Is it true that it's easy to reverse trauma?
Just because it's difficult to believe, doesn't make it not true...
In an earlier blog I wrote about how a rewind exercise can take the trauma out of past traumatic events. This intervention is used in many settings, for example, in some midwifery departments in the NHS for birth traumas, in the third sector and private practice, and thousands of people have benefited from the therapy.
The treatment has many benefits. It is fast, and can be effective in as little as one session for traumatic events. It doesn’t require a reliving and retelling of events, which can be painful, if not re-traumatising. And it is a simple process. Practitioners (who are already skilled therapists) can easily learn the technique to teach to clients, and most clients can understand and follow the guidance with a high degree of success. In fact, anecdotally, the success rate is in the high 90s (percentage-wise). However, until now, there has been little academic research into its effectiveness.
A recent (2022) randomised-control trial (RCT), the “gold standard” of research, found that the rewind technique (actually delivered remotely in this case), had a large effect size treating symptoms of Post-Traumatic Stress Disorder (PTSD) in the trial sample. This effect was maintained in follow-up after 16 weeks. (The research is by Astill Wright et al.)
This is in line with experienced practitioners’ expectations. Relief from the symptoms arising from a traumatic event are usually immediate and long-lasting. It is hypothesised that traumatic memories, unlike other memories, are stored in a part of the brain that easily reactivates the memory by the slightest reminder of the event. The rewind technique seems to decrease the emotional salience of the memory, and consolidates it as just another memory; significant, but not life-threatening. This means that the memory no longer reappears unbidden. It is not forgotten, but revisiting the memory is now a choice.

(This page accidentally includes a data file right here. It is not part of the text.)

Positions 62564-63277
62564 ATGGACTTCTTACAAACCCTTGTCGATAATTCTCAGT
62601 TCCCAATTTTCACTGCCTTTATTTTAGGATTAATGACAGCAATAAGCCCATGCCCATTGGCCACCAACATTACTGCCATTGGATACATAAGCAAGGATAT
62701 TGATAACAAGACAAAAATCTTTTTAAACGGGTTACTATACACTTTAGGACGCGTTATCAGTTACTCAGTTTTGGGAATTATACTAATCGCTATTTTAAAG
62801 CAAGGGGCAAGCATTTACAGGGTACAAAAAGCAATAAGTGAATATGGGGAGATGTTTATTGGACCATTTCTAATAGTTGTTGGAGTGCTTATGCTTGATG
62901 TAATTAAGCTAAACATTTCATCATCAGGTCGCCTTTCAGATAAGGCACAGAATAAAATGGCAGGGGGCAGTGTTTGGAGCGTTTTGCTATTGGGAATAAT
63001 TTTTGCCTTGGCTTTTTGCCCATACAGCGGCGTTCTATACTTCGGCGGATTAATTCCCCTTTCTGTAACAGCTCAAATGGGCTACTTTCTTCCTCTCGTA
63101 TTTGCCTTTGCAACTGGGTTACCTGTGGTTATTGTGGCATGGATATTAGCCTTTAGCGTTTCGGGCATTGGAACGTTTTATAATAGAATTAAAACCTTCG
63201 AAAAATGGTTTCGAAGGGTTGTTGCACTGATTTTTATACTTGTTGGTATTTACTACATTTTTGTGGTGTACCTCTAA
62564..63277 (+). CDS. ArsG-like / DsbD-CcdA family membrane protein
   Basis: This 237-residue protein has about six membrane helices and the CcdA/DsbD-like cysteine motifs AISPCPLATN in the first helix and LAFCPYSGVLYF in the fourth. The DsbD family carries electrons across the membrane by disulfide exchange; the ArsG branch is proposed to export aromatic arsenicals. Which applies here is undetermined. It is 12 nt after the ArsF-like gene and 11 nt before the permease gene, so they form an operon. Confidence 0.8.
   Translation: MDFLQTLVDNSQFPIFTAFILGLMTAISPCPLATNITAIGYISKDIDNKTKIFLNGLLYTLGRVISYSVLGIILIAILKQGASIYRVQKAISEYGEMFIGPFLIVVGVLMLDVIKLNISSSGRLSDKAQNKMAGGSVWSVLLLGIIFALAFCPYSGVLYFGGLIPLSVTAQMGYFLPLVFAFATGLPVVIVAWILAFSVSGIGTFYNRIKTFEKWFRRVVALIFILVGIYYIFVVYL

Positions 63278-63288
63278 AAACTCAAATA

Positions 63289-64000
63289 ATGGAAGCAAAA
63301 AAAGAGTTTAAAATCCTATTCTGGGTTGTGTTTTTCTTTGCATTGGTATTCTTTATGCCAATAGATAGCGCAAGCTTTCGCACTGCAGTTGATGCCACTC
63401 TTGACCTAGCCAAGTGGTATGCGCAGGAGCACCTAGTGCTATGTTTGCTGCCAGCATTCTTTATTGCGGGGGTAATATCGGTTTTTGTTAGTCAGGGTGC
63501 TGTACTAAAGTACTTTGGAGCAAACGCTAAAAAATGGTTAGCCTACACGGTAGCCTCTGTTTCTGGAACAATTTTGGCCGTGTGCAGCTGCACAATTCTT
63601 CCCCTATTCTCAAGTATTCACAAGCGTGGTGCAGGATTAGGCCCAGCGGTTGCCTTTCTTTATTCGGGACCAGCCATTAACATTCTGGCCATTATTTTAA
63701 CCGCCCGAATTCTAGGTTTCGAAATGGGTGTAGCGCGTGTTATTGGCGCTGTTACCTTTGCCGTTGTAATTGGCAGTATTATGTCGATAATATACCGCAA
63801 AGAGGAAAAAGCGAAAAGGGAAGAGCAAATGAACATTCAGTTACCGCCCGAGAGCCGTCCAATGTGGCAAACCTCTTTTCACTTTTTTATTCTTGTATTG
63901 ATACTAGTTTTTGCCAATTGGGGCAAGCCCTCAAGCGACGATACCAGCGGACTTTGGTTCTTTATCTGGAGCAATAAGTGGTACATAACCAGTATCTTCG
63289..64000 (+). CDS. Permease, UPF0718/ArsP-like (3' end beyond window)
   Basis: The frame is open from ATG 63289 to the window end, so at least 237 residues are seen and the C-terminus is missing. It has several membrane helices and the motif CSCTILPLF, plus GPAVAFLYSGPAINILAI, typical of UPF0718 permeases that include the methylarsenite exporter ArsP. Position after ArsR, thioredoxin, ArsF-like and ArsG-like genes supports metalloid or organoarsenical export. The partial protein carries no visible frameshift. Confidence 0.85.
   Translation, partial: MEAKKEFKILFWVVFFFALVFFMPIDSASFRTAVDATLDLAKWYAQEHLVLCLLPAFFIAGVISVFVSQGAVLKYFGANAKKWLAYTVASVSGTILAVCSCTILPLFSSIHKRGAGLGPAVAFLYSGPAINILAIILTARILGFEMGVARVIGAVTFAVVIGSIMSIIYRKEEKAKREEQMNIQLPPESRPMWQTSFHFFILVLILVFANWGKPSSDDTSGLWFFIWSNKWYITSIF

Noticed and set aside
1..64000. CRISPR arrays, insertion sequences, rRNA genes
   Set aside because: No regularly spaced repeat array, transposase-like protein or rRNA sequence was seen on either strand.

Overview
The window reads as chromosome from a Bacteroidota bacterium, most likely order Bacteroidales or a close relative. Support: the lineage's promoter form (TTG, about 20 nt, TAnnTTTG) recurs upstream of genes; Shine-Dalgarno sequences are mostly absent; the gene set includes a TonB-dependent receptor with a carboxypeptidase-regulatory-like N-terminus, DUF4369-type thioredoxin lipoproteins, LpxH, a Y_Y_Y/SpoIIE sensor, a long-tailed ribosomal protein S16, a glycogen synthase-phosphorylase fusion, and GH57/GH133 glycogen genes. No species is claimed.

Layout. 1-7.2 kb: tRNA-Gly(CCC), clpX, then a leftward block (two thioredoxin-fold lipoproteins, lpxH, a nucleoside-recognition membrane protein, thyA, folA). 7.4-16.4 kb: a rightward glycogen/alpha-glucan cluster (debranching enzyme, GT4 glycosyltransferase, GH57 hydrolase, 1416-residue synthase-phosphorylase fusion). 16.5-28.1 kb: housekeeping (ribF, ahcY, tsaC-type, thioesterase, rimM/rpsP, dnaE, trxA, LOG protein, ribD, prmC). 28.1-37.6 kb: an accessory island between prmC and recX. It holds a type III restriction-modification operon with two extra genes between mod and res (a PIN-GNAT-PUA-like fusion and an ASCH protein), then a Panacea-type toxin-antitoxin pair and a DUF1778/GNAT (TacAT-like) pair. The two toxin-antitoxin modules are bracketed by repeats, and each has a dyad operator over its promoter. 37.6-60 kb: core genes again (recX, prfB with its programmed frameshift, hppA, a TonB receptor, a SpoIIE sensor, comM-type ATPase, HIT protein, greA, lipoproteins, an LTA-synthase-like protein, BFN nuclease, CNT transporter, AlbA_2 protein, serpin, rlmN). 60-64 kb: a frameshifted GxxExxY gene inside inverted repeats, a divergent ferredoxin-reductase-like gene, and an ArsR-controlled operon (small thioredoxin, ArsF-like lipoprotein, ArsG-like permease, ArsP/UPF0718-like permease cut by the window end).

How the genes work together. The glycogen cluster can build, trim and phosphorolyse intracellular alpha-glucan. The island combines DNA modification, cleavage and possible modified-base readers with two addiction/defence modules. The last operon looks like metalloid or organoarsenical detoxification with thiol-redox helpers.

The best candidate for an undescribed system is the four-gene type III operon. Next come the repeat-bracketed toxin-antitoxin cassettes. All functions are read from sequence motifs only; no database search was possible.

The rewind technique has the participant imagining that they are in a cinema watching a film of the traumatic event. The participant then enters the screen as they are really there, and then rapidly relives the trauma memory in reverse. There’s some more to it than that for it to work successfully, but in essence, it’s a simple technique.
In contrast, EMDR (Eye Movement Desensitization and Reprocessing therapy, which is recommended by NICE, the National Institute for Health and Care Excellence) is typically delivered once or twice a week for a total of six to 12 sessions, although some people benefit from fewer sessions. Practitioner training in EMDR is also much more onerous than for the Rewind exercise.
Other NICE recommended therapies, such as trauma-focused CBT, are typically provided over 8 to 12 sessions. Again, Rewind offers a simple, fast and highly cost-effective solution.
Although the research still needs to be published (at the time of writing it had been submitted for peer review), the highly promising results hold out the hope that Rewind could be adopted more widely in the future, potentially alleviating the symptoms of PTSD for many more people, and at a reduced cost to the currently more widely accepted therapies.
Contact me, to find out more and how Rewind might benefit you.